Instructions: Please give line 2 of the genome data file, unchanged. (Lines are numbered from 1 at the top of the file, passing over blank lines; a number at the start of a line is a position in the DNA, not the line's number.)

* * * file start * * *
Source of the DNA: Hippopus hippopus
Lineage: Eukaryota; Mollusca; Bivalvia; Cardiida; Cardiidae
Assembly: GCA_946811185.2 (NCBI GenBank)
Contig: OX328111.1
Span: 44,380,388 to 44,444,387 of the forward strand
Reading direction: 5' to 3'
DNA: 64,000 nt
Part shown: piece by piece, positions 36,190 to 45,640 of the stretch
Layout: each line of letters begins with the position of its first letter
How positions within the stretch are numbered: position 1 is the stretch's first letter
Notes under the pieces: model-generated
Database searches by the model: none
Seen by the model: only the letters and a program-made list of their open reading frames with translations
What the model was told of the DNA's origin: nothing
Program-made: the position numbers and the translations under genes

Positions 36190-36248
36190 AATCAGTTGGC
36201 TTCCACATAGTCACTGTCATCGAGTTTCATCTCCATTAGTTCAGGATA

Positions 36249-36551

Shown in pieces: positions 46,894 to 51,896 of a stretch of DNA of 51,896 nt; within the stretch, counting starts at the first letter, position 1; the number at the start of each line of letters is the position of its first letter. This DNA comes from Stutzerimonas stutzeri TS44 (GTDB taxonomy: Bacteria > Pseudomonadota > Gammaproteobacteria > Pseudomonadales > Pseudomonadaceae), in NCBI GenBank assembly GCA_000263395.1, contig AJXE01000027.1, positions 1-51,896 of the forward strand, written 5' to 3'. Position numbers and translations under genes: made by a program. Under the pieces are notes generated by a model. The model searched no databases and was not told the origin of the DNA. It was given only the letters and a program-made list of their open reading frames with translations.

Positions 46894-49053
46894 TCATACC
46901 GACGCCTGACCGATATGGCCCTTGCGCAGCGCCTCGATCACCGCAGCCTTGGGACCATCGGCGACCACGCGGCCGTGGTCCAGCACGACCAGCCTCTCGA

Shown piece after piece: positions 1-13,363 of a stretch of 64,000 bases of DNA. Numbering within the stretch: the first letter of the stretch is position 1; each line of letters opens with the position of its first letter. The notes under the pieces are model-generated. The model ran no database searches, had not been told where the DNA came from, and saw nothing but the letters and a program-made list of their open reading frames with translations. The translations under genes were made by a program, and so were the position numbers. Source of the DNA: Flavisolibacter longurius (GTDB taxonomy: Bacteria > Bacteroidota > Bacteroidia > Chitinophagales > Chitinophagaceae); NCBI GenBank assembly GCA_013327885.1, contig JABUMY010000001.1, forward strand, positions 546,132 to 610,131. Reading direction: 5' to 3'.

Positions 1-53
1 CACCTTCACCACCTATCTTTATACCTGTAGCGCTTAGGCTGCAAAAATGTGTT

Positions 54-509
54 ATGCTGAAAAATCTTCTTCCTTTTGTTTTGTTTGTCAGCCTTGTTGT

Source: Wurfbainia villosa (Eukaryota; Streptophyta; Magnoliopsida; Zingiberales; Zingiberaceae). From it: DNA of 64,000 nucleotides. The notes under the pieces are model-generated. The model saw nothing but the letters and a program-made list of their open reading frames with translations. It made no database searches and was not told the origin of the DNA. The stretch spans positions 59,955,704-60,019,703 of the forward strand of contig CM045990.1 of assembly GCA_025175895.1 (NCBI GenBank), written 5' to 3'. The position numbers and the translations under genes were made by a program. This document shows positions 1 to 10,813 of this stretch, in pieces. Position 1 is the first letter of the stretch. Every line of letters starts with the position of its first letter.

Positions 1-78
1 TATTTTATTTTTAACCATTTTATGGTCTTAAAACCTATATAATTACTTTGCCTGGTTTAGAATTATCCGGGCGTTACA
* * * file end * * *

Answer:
Lineage: Eukaryota; Mollusca; Bivalvia; Cardiida; Cardiidae